5. Impact Factors of Regional Inequality Pattern in Xinjiang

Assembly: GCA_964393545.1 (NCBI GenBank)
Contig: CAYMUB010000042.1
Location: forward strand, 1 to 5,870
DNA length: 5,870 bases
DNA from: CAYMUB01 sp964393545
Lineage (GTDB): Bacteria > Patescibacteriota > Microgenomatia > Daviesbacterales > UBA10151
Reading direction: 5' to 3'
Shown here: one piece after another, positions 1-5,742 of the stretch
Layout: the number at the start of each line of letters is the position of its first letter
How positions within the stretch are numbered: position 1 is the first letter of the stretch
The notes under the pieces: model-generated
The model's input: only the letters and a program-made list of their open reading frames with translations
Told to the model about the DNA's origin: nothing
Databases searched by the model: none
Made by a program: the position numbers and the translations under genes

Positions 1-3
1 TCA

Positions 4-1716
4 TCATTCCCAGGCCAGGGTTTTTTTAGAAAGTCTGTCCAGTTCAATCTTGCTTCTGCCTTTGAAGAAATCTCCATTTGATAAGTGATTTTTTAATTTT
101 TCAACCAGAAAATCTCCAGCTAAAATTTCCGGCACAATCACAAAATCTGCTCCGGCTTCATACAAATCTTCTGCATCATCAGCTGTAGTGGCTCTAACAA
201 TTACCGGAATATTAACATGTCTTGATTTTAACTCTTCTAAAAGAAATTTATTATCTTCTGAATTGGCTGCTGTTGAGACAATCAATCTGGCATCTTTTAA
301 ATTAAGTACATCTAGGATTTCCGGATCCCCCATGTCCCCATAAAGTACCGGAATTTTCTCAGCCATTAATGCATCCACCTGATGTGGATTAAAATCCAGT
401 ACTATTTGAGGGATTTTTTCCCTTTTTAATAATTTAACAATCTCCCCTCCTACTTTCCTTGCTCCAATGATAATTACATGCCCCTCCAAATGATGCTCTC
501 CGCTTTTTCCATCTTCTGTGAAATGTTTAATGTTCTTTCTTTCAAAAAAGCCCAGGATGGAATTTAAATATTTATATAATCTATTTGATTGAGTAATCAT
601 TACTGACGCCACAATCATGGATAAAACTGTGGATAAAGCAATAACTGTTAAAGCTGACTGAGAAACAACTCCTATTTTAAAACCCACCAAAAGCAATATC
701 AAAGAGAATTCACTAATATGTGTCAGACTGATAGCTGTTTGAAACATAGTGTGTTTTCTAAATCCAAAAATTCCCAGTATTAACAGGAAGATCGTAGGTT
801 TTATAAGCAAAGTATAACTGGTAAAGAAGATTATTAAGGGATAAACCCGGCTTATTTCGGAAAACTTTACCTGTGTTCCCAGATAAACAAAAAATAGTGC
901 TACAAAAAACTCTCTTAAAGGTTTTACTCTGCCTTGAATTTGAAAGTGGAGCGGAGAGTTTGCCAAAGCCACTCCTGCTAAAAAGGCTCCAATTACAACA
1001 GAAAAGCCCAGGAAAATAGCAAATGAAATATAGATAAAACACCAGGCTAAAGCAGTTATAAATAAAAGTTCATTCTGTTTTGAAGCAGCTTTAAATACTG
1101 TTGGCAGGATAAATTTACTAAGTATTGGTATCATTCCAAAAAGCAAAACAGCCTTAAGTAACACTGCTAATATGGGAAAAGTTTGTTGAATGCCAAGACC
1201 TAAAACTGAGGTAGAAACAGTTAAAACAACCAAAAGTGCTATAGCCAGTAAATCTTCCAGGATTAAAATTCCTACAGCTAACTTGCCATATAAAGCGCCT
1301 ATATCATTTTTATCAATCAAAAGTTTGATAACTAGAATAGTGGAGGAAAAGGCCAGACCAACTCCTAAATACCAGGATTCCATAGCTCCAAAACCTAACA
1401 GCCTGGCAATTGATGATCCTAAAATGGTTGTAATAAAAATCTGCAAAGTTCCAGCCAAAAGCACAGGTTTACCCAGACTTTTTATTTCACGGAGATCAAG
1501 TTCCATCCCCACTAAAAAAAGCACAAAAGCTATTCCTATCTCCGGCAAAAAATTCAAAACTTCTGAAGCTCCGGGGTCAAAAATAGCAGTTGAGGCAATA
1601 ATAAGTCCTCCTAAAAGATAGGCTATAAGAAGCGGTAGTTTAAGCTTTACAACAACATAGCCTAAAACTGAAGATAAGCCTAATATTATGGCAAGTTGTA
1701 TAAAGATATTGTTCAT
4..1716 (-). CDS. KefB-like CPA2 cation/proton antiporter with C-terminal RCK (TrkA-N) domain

Based on the review of the existing literature on regional development and work on western China, as well as on the multimechanism framework that conceptualizes Xinjiang’s regional inequality as the determinant of environmental, population, spatial, and special policy, we have identified several exploratory variables (Figure 9). The vegetation index (VI) is employed to investigate the impact of natural environment characteristics on regional development. There are two deserts in Xinjiang, with a total area of about 1.02 million square kilometers, accounting for 61.4% of the total land area of Xinjiang [48, 49]. We use the vegetation index (differences between vegetation reflectance in visible and near-infrared bands and soil background) to investigate whether regional development is restricted by natural environmental factors. The lower the VI, the higher the water scarcity in local development. Population density (PD) and urbanization rate (UR) are commonly used variables to reflect regional population distribution. The population density in Xinjiang is extremely low, and most of the area is rural; the urbanization rate is also extremely low, which has a significant impact on regional economic development. As one of China's five autonomous provinces, Xinjiang has many long-dwelling ethnic groups, with ethnic minorities accounting for more than 60%. These ethnic minorities are located in different areas with different performances, and ethnic differences are relatively various. We use the proportion of ethnic minorities in the total population (PEM) to measure the ethnic composition of each region.